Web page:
Estate Law Basics You Need to Know

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Estate planning is a step that you’ll want to take or help loved ones take so assets are distributed appropriately following your or their passing. It may be a little challenging to consider estate law and planning when you are healthy and young, but it’s a good idea to put your affairs in order early on so you don’t have to worry about what will happen to assets and debts late on.

It’s Important to Start Early

Estate planning may seem a little maudlin, but it’s far better to have the information prepared and accessible and not need access to it, than to suddenly need it and not have it. Not only is it a good idea to make a plan about where and how your assets will be distributed to ensure that the right people have access, but you’ll also make the process far easier by organizing your affairs, assets, debts, and loans in advance.

Don’t Leave It Up to the State

If you don’t set up a system for what happens to your estate, the state or governing agency will do so for you. That’s not usually in your best interest or the best interest of your dependents and beneficiaries. You run the risk of leaving your family in dire straits, even if you have sizeable assets, and if you have children under the age of eighteen, there’s the possibility of them ending up in court-appointed care, rather than with a loved one, so it’s best to begin planning early.

Plan For Taxes

Estate taxes can be very high and there are limits to what you are allowed to gift or donate before taxes are incurred. That’s why it’s important to start considering your planning in advance, because you can gift out assets early on and maximize the amount your beneficiaries are able to receive. The last thing you want to do is leave them with a large amount of tax debt, so it’s important to plan for tax costs early on.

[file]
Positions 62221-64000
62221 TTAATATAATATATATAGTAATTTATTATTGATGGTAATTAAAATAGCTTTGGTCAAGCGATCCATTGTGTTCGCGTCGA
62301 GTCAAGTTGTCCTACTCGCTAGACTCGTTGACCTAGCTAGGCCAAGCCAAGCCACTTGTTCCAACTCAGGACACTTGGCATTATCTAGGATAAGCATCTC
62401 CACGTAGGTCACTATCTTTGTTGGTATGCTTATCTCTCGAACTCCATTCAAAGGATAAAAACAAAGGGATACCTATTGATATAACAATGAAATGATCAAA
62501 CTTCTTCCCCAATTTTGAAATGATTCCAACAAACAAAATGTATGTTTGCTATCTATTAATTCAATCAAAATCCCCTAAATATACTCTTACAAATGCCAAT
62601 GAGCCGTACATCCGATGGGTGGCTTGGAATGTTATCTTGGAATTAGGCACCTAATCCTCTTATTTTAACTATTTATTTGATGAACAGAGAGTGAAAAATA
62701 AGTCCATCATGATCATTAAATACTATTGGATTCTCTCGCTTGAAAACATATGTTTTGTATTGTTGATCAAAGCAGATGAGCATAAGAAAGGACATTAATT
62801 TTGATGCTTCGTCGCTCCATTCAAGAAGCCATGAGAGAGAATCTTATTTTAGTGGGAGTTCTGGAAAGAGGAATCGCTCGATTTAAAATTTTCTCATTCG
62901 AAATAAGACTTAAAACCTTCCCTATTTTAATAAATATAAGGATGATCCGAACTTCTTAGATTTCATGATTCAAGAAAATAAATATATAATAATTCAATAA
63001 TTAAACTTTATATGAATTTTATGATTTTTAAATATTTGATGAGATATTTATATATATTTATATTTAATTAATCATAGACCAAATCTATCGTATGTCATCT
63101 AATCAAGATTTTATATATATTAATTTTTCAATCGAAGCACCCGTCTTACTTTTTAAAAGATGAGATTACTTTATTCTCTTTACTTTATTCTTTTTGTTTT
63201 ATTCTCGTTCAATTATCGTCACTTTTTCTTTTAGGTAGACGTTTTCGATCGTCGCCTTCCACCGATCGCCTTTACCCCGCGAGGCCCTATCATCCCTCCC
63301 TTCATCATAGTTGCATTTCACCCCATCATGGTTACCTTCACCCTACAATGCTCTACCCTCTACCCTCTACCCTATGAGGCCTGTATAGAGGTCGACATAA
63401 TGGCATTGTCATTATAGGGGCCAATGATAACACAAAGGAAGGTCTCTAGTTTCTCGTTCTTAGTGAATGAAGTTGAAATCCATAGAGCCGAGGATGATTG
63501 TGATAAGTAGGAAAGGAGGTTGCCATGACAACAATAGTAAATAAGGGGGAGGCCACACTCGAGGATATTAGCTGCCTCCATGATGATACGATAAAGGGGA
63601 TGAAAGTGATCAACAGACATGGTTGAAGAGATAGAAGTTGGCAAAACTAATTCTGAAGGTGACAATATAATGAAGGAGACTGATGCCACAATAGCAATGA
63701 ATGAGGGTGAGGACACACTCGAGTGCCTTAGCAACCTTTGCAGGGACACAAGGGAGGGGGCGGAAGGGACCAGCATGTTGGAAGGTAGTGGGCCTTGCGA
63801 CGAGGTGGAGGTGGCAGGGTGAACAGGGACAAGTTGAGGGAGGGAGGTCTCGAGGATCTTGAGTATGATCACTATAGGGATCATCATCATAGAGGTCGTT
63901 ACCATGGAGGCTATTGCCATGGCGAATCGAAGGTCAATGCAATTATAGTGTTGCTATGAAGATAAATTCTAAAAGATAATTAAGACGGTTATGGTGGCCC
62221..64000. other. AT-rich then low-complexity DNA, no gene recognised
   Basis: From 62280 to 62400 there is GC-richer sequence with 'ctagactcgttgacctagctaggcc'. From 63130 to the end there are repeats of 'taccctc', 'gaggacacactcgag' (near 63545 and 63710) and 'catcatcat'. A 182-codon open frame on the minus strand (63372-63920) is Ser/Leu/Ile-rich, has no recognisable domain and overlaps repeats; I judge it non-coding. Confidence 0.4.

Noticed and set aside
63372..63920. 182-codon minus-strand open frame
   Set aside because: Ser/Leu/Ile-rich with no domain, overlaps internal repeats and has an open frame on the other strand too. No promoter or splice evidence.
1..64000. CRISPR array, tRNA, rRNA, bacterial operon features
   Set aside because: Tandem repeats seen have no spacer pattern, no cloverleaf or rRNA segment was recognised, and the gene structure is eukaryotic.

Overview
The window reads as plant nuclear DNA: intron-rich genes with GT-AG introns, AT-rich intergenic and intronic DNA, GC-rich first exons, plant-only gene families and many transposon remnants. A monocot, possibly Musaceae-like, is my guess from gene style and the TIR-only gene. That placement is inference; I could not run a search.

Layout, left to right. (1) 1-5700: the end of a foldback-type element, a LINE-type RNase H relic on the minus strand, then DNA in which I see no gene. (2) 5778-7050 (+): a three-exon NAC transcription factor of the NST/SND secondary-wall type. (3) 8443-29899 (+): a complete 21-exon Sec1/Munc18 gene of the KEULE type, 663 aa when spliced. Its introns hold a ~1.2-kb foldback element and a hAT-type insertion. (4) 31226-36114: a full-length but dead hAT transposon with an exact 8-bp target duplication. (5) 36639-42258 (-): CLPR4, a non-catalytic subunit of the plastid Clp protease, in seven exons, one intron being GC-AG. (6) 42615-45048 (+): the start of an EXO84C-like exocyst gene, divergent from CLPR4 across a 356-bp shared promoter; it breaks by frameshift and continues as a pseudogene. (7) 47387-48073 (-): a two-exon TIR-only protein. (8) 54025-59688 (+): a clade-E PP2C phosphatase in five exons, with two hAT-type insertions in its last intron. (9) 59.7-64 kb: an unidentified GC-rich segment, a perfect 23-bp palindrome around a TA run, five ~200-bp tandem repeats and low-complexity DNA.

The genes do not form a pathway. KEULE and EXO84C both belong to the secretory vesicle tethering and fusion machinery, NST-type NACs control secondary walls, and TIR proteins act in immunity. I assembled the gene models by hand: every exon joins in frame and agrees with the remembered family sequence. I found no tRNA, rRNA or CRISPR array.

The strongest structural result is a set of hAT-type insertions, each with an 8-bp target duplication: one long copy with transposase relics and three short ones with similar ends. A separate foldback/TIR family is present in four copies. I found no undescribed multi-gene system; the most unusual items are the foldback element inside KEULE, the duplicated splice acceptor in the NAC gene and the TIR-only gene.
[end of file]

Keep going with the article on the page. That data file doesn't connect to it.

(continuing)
Speak Up For Yourself

When planning out your estate, remember that it’s a conversation between you and your estate planner. Take the time to ask questions until you understand exactly what is expected of you currently and what will happen in the future. You want to leave the planner’s office knowing the next steps and feeling confident that the right people will have access to your assets, if necessary.

Update Regularly

Your life is going to change, and that means it’s important to update the information in your estate regularly. You’ll want to make certain that the beneficiaries are correct, that everyone involved in guardianship or asset-control is still capable and of sound mind to carry out the responsibilities, and that your recent asset acquisitions or changes are reflected in your plan. The earlier you begin your estate planning, the more often you’re going to need to update—and that’s a good thing.

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